How much heat is needed to convert 20 g of ice at -40 C to steam at 300 C

Jul 8, 2015
Okay so I get when to use q=mC∆T and Q=mHfusion or Q=mHvaporization

But for this specific problem for the solid phase they use 40 C for ∆T and I have no idea where that is coming from
For the liquid phase its 100 C for ∆T
and for the gas phase its 200 C for ∆T

Does anyone know where these values are coming from?

Also another question, does anyone know how to tell if a molecule is polar or nonpolar from its Lewis structure? I can't seem to understand it. I've been told that if all the atoms around the central atom are the same and if there are no lone pairs its nonpolar and if theres a lone pair its automatically polar. Some problems I've been doing, however, don't follow that pattern. Is there any quick and obvious way to know?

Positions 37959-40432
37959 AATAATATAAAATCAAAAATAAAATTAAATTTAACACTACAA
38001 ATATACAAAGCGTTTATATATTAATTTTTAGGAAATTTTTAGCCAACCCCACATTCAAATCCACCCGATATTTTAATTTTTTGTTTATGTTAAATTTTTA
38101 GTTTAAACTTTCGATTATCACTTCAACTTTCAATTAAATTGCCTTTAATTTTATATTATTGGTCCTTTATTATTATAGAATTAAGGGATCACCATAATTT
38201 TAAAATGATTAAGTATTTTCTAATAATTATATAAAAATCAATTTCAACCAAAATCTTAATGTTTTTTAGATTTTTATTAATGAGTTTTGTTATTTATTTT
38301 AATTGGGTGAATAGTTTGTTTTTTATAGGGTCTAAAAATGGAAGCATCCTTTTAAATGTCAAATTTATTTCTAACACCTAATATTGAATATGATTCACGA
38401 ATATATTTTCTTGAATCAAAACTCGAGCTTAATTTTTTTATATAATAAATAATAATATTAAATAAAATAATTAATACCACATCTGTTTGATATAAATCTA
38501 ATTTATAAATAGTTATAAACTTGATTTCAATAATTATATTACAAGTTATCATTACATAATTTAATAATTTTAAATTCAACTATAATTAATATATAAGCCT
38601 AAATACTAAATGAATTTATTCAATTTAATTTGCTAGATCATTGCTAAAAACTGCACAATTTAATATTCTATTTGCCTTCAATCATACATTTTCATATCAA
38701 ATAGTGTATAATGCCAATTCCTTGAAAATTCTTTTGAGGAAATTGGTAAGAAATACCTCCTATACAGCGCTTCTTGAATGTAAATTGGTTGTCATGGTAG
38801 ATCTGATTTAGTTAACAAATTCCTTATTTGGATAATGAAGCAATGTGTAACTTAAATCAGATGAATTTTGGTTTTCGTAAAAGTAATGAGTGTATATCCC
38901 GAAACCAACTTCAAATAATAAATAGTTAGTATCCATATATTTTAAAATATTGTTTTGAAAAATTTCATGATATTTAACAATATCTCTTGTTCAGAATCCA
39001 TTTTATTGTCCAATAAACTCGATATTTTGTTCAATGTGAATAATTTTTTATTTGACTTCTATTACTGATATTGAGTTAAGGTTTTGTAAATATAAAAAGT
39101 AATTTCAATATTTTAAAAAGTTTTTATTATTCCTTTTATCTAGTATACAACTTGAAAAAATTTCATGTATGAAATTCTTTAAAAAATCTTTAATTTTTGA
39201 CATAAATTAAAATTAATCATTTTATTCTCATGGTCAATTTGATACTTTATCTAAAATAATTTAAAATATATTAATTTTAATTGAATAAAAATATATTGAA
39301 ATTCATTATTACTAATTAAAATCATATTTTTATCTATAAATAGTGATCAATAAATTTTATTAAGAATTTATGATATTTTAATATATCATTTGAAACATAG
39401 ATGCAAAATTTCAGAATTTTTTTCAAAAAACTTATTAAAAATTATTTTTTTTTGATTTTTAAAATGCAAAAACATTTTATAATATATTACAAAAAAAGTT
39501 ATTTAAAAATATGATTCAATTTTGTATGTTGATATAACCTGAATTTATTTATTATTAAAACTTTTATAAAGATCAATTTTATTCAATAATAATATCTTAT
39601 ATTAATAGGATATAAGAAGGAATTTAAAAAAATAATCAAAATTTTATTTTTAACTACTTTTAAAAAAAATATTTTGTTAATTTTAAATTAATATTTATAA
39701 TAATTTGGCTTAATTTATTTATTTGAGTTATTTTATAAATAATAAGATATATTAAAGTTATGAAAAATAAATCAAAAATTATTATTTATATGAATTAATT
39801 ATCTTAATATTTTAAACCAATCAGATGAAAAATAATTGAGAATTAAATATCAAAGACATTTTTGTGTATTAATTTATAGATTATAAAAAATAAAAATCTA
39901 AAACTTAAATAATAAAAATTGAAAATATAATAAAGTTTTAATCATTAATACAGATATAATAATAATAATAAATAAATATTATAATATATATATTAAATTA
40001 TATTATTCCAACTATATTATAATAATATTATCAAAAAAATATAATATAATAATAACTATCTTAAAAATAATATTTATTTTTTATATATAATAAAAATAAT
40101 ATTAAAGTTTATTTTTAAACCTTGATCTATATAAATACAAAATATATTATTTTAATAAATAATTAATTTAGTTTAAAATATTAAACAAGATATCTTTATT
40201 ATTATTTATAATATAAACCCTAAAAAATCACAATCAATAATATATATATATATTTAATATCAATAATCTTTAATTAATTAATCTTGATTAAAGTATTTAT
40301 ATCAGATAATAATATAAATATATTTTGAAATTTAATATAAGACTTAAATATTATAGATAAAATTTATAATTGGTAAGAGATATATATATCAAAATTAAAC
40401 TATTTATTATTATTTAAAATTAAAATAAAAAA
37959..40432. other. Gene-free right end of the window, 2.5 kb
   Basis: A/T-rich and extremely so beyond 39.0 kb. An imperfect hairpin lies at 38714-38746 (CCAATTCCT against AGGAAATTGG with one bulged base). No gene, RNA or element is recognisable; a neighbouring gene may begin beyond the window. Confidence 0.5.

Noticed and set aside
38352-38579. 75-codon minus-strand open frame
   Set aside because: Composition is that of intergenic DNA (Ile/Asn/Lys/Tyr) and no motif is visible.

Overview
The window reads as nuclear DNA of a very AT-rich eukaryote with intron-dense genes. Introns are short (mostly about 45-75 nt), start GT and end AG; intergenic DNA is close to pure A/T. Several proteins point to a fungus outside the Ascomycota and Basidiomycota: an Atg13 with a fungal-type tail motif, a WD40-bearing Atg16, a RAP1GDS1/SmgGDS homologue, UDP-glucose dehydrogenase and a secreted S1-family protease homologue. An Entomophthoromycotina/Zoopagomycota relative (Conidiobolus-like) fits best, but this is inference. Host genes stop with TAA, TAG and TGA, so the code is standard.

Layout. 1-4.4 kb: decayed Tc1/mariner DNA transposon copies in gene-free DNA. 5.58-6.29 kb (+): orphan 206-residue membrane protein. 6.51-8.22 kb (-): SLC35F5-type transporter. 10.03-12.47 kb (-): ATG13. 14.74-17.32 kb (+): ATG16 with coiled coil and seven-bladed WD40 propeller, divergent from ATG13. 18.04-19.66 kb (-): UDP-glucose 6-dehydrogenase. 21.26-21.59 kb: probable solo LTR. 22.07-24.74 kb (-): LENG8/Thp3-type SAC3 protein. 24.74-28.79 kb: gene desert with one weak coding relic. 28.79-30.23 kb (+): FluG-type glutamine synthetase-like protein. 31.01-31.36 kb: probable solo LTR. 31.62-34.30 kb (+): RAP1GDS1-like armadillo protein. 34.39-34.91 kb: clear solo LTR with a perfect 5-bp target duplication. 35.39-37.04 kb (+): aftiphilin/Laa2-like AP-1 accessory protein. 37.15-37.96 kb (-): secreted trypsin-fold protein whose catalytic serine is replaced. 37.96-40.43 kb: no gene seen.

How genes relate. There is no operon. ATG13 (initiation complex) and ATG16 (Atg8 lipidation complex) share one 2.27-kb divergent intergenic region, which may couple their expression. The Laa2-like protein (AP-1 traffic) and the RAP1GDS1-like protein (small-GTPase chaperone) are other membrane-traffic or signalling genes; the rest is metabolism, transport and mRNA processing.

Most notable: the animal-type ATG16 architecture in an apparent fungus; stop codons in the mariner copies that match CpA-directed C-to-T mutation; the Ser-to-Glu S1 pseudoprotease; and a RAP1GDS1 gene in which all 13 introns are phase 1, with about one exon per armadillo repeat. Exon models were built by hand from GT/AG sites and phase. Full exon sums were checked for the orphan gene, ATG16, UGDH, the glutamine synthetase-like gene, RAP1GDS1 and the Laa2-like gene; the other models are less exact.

Thank you!
May 9, 2014
Toronto, Ontario
ice melts to water at 0 degrees C, and boils at 100 degrees C. I suggest looking at a phase change diagram to help you set up the different calculations you have to make.

You get better determining whether or not molecules are polar through practice. It takes some time to be able to say if its polar or not without drawing the lewis structure. I just recommend drawing it each time until you start noticing patterns between molecules consisting of atoms from different groups.


2+ Year Member
Jul 19, 2015
Dental Student
A molecule is polar if there is a difference in electronegativity between the atoms. For example, H2O is polar because the H and O have a difference in electronegativity (the H will be partially positive and the O will we partially negative) wheras a C-H bond is nonpolar because C and H have similar electronegativities.
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